Facts About Dental Tori

A dental torus is a harmless growth of bone that is considered to be a “developmental anomaly” . The plural for torus is tori, pronounced like the actress Tori Spelling’s name. Tori are not cancerous and do not have the potential to become cancerous. However, they can present some problems if the day comes when you have to wear a dental partial or denture plate. I had dental tori for quite some time before I realized that not everyone’s mouth had these odd formations in them. Mine began to develop as I entered my teen years.

Tori usually occur in one of three areas of the mouth. They can appear in the roof of the mouth, inside the lower jaw, or the cheek side of the upper molars. The type that appear inside of the lower jaw are referred to as lingual tori, and almost always appear on both sides. Tori begin to appear in adulthood and continue to slowly grow. Mine appeared in my teens and have since become larger over time, as tori continuously grow very slowly.

My main problems I have experienced due to having tori are mostly dental or medically related. When the dental assistant places the small x-rays plates into my mouth for dental x-rays, it can be very painful because I cannot fit the plate properly in my mouth. The dental staff have to work around the tori, making taking dental x-rays literally painful for me.Another time I really experience problems is when I have to use an oral thermometer at the doctor’s office. Most nurses don’t think to really look inside of your mouth before shoving the thermometer in, and when the end of the thermometer pokes into the thin skin covering the tori, it can be quite painful. I have also been advised that I need to take extra good care of my bottom teeth, because the size of my tori would make it virtually impossible for me to wear a bottom dental plate without undergoing surgical removal of the tori.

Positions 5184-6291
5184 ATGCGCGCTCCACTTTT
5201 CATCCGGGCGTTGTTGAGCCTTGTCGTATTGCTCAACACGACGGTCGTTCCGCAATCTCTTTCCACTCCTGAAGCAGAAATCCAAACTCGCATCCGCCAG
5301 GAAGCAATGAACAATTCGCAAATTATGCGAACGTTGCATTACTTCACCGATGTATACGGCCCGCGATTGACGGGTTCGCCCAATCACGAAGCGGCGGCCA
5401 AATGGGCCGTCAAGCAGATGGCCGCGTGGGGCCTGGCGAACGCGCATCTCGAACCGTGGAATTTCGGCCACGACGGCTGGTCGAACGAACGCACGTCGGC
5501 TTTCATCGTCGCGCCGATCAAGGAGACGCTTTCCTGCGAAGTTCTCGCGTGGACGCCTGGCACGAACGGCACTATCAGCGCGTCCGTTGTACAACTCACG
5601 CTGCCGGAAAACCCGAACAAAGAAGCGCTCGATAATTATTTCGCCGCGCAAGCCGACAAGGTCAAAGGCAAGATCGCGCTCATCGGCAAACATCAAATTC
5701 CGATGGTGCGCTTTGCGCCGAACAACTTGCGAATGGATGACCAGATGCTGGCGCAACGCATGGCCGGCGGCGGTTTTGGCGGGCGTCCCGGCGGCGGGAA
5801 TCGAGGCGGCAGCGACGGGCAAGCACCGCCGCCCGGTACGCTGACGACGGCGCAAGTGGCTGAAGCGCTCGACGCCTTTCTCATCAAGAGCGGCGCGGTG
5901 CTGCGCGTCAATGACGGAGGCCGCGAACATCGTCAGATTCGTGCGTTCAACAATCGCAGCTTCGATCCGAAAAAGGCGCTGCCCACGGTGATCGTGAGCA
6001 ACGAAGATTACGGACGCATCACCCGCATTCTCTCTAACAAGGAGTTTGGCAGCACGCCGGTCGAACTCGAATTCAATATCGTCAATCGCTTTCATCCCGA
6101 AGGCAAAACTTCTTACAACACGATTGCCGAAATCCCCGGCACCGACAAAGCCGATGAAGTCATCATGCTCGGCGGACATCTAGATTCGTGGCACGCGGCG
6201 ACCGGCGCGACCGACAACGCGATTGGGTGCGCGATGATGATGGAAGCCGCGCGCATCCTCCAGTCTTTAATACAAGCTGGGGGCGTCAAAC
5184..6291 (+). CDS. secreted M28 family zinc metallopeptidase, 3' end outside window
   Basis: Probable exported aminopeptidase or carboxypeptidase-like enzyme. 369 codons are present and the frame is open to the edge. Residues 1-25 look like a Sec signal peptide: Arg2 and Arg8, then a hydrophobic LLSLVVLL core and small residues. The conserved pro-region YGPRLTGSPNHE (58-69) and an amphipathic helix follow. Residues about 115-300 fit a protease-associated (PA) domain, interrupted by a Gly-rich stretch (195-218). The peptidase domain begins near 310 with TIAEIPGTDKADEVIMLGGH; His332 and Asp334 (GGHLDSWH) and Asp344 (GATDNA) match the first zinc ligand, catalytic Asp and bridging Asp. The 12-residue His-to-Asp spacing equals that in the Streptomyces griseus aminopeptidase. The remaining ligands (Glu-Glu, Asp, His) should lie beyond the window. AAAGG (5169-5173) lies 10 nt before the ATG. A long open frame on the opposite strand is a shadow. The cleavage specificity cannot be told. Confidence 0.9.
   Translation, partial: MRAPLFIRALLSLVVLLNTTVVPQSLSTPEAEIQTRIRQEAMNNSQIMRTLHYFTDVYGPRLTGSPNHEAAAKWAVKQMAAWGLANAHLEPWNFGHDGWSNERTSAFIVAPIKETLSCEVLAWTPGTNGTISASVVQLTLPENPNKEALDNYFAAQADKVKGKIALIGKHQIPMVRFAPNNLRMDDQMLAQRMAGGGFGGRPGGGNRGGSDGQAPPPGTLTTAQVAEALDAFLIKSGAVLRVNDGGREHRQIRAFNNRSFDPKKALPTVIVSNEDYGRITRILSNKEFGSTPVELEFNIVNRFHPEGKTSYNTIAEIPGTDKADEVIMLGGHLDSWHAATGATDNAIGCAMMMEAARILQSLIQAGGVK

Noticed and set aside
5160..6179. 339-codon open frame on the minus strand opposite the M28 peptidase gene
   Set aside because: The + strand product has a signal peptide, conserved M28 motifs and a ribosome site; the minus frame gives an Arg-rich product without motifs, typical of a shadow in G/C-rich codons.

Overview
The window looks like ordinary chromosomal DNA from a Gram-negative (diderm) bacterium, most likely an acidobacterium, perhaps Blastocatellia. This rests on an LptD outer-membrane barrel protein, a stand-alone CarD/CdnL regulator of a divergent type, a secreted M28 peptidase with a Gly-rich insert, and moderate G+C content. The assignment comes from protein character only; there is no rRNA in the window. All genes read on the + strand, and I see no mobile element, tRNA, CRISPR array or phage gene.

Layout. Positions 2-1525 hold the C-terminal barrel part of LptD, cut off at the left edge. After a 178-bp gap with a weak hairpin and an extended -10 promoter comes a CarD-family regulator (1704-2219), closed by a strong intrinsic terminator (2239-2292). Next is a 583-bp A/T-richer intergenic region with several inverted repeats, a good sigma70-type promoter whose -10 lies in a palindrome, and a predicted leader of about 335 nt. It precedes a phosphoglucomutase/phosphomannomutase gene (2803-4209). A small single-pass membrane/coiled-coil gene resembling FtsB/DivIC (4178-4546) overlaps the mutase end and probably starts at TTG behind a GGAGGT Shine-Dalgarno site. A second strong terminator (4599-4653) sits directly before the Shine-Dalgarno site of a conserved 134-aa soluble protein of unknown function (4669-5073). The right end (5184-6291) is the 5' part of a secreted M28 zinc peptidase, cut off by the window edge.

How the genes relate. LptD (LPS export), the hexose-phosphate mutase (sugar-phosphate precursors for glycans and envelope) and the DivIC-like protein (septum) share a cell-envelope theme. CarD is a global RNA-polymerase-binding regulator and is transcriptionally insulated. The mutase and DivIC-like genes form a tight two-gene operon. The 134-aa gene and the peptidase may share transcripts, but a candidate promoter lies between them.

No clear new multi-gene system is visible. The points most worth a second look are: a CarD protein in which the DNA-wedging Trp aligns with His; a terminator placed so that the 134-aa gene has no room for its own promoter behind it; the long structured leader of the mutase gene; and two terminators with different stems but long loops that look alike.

This condition is estimated to affect about 27 of every 1,000 adults . If the tori are too large, they may interfere with speech. Most require no treatment, but in some cases may require surgery to remove them. I have been told by two dentists that if ever I need to wear a denture plate, I would have to undergo surgery first to remove the tori because they would make it impossible to wear a bottom plate. I have the lingual variety on the inside of the lower jaw, both sides.

Certain foods may irritate the thin skin covering the tori, so you have to be careful about what you eat. For example, a hard,crunchy, pointed snack food, such as Doritos, can actually scratch or cut the skin, making it painful. My personal favorite food problem is when an M&M gets stuck between the two areas where the bone juts out. Just one of those weird little things to live with if you happen to have tori.

No one really knows why tori form, but there is one theory. Some feel that a constant decrease of blood to the membrane or the sideways pressure of roots of underlying teeth may cause them to form. In reality, most of the time they are a non-issue and unless you open your mouth and have someone peek inside, no one will even realize they are there. Good dental hygiene practices are especially important if you have tori that may interfere with wearing dental partials or dentures, so take good care of the teeth you have to avoid having to have the tori surgically removed.

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